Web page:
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-   -   Corner Knives - Good? Bad? (http://www.diychatroom.com/f101/corner-knives-good-bad-118467/)

Oh-Fudge 09-27-2011 01:07 PM

Corner Knives - Good? Bad?
 
Just wanted to get an opinion from the pros, do "real" drywallers use the corner knives or do you do corners with a straight 6" knife?

I am a homeowner who might do drywall once every few years when I get a bug to remodel something. Never could get the hang of taping and mudding and hate it with a passion. I admire the pros who can get a smooth finish without even sanding. Thanks!

Rehabber 09-27-2011 07:46 PM

I am not a drywall pro, but I do drywall/repairs on a regular basis. I use a corner tool for corners. It makes it a lot easier for me.

OhioHomeDoctor 09-27-2011 07:58 PM

Corner trowels are for amateurs who do not care about quality. Honestly its easier to just do it right. Use a four inch knife and paper tape. Apply even coat of mud to each side of the corner. Be sure to fill the gaps, then fold paper tape down the crease and push into the corner. Use your knife to pull excess mud out of each side, one at a time. Once the tape drys coat one side of the corner at a time until its ready for sanding. After your first corner you will be a better drywaller than a guy who uses a corner trowel for a lifetime.

1910NE 09-27-2011 11:28 PM

Also not a pro...I use a corner knife to get the mud up on the wall and evenly applied. Then a 4 inch knife to press the tape in/ push the excess mud out. After that its all straight knives..

chrisBC 09-28-2011 12:49 AM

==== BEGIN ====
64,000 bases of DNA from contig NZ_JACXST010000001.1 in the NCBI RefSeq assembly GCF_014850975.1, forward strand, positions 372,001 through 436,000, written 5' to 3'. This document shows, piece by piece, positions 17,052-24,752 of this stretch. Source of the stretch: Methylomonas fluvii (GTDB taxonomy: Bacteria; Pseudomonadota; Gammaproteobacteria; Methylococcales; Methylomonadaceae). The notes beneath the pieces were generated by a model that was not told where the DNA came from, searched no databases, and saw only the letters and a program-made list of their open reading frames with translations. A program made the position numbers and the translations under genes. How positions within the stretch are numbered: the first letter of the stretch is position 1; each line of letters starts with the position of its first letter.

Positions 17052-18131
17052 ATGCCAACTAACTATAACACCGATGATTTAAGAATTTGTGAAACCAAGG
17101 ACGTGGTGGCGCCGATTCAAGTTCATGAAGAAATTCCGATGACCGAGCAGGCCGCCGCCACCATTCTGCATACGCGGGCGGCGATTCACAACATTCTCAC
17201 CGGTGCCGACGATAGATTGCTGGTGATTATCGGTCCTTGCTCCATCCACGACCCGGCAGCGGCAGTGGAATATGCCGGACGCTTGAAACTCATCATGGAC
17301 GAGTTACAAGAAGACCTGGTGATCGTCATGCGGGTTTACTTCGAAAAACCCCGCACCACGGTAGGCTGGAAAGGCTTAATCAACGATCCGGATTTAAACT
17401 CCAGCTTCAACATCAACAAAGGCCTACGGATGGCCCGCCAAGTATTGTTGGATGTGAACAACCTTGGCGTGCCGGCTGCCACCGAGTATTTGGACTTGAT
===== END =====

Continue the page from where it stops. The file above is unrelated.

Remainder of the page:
I am not a pro drywaller, however I do a fair bit of small boarding jobs and repairs.

I used to use a corner trowell for all my corners, then one day tried my taping knife. Found it much easier and smoother than the corner trowell, now I just use my taping knife for everything.

Snav 09-28-2011 08:10 AM

I'm with Chris: I use a 7" taping knife - I prefer it. I use the plastic ones, too - because they have a rounded corner on them and don't tear the paper. Metal knives have a sharp 90-corner and gouge and shred paper, I hate that.

If my house was a bit more square and plumb I'd use metal corner beads with a paper strip and just tack them up with a roller like the pros do. I do use these on outside corners, though - love them - and a taping knife works fine here, too.

I hate plastic bead strips - it takes extra mud to cover them over.

DangerMouse 09-28-2011 08:22 AM

I have a corner trowel I got in a box of misc. tools at auction.
It's out in the shed..... somewhere.... probably still in that box..... it never came in the house at all during my drywalling stage. In the time it would have taken me to find it, I had already done the corners...... :laughing:

DM

DrHicks 09-28-2011 10:19 AM

Quote:

Originally Posted by Rehabber (Post 737205)
I am not a drywall pro, but I do drywall/repairs on a regular basis. I use a corner tool for corners. It makes it a lot easier for me.

Ditto here.

DrHicks 09-28-2011 10:20 AM

Quote:

Originally Posted by OhioHomeDoctor (Post 737221)